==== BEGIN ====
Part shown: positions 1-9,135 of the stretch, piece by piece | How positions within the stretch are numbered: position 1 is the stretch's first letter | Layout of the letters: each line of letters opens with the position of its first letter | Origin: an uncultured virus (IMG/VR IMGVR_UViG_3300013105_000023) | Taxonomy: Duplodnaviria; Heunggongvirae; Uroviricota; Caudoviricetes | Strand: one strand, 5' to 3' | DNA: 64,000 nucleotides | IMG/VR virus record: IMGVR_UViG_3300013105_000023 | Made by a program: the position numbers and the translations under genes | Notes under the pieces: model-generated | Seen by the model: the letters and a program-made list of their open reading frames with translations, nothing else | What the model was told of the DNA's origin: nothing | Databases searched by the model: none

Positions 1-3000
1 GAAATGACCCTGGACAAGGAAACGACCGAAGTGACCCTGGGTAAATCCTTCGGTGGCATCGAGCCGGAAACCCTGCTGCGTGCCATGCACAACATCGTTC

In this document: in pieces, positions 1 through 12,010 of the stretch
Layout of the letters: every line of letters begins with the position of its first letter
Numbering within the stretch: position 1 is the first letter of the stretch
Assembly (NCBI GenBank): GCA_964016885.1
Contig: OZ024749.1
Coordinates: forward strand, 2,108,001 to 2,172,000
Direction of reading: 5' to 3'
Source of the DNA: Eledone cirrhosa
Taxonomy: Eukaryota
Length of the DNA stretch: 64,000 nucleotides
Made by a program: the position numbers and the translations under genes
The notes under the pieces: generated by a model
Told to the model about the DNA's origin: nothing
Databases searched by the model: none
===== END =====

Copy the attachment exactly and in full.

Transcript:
Part shown: positions 1-9,135 of the stretch, piece by piece | How positions within the stretch are numbered: position 1 is the stretch's first letter | Layout of the letters: each line of letters opens with the position of its first letter | Origin: an uncultured virus (IMG/VR IMGVR_UViG_3300013105_000023) | Taxonomy: Duplodnaviria; Heunggongvirae; Uroviricota; Caudoviricetes | Strand: one strand, 5' to 3' | DNA: 64,000 nucleotides | IMG/VR virus record: IMGVR_UViG_3300013105_000023 | Made by a program: the position numbers and the translations under genes | Notes under the pieces: model-generated | Seen by the model: the letters and a program-made list of their open reading frames with translations, nothing else | What the model was told of the DNA's origin: nothing | Databases searched by the model: none

Positions 1-3000
1 GAAATGACCCTGGACAAGGAAACGACCGAAGTGACCCTGGGTAAATCCTTCGGTGGCATCGAGCCGGAAACCCTGCTGCGTGCCATGCACAACATCGTTC

In this document: in pieces, positions 1 through 12,010 of the stretch
Layout of the letters: every line of letters begins with the position of its first letter
Numbering within the stretch: position 1 is the first letter of the stretch
Assembly (NCBI GenBank): GCA_964016885.1
Contig: OZ024749.1
Coordinates: forward strand, 2,108,001 to 2,172,000
Direction of reading: 5' to 3'
Source of the DNA: Eledone cirrhosa
Taxonomy: Eukaryota
Length of the DNA stretch: 64,000 nucleotides
Made by a program: the position numbers and the translations under genes
The notes under the pieces: generated by a model
Told to the model about the DNA's origin: nothing
Databases searched by the model: none